Fracking and Birth Defects
In the future of business ethics, fracking will be a centerpiece of everything that can go wrong ethically. We will begin discussing secret government discussions culminating in legislation totally at odds with preserving human health and safety. We will then discuss the incredible diversion of public lands into private hands for the benefit of the industry. Chapters will be written about how after any federal interference with the industry was disposed of, the industry proceeded to capture or destroy the state regulatory bodies. But the main focus will be on how the industry successfully sealed off access to any information on what it was actually doing.
In short, a business ethics train wreck.
The part I can’t predict will be how much damage the process will eventually cause.
Fracked Up: New Study Links Birth Defects To Living Near Fracking Site | Crooks and Liars
Living near hydraulic fracturing — or fracking — sites may increase the risk of some birth defects by as much as 30 percent, a new study suggests. In the U.S., more than 15 million people now live within a mile of a well.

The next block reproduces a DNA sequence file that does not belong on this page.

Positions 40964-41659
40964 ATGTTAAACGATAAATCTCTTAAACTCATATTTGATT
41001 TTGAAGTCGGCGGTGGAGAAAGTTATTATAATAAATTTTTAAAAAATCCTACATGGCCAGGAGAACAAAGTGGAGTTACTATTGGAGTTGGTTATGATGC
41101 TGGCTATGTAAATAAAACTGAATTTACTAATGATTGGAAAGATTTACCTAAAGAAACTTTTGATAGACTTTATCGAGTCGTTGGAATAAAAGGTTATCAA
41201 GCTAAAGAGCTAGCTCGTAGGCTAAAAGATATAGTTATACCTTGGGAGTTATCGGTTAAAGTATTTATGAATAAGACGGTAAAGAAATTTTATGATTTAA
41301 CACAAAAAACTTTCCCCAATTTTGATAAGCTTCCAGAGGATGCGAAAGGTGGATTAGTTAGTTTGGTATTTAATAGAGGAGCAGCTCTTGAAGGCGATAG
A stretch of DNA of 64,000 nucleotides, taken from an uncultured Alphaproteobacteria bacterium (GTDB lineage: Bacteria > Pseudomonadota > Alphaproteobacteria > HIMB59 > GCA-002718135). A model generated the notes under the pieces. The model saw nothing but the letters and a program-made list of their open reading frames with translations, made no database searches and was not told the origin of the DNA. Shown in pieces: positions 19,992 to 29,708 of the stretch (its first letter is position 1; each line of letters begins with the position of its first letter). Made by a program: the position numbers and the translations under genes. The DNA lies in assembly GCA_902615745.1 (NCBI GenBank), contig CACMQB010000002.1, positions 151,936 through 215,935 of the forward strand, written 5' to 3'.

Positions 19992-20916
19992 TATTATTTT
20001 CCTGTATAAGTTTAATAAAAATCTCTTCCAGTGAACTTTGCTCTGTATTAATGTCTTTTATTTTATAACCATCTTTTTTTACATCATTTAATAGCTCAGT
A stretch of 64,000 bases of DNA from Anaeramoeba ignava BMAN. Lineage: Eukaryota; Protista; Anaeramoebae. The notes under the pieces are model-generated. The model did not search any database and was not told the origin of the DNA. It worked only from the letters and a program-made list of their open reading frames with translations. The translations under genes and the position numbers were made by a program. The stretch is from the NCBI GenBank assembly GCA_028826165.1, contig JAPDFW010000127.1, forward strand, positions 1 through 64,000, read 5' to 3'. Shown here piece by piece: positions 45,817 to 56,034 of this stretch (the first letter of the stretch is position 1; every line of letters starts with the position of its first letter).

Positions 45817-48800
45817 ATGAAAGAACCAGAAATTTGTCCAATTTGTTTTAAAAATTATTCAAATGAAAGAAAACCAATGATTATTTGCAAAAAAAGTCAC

The use of fracking, a gas-extraction process through which sand, water and chemicals are pumped into the ground to release trapped fuel deposits, has increased significantly in the U.S. over the past decade.
Five years ago, the U.S. produced 5 million barrels of oil per day; today, it’s 7.4 million, thanks largely to fracking.Supporters of the industry say it creates jobs and spurs the economy, while critics say its development is largely unregulated and that too little is known about pollution and health risks.
“What we found was that the risk of congenital heart defects (CHD) increased with greater density of gas wells — with mothers living in the highest-density areas at greatest risk,” Lisa McKenzie, a research associate at the Colorado School of Public Health and the lead author of the study, told Al Jazeera.The study examined links between the mother’s residential proximity to natural gas wells and birth defects in a study of more than 124,842 births from 1996 to 2009 in rural Colorado.
The study found that “births to mothers in the most exposed (areas with over 125 wells per mile) had a 30 percent greater prevalence of CHDs than births to mothers with no wells in a 10-mile radius of their residence.”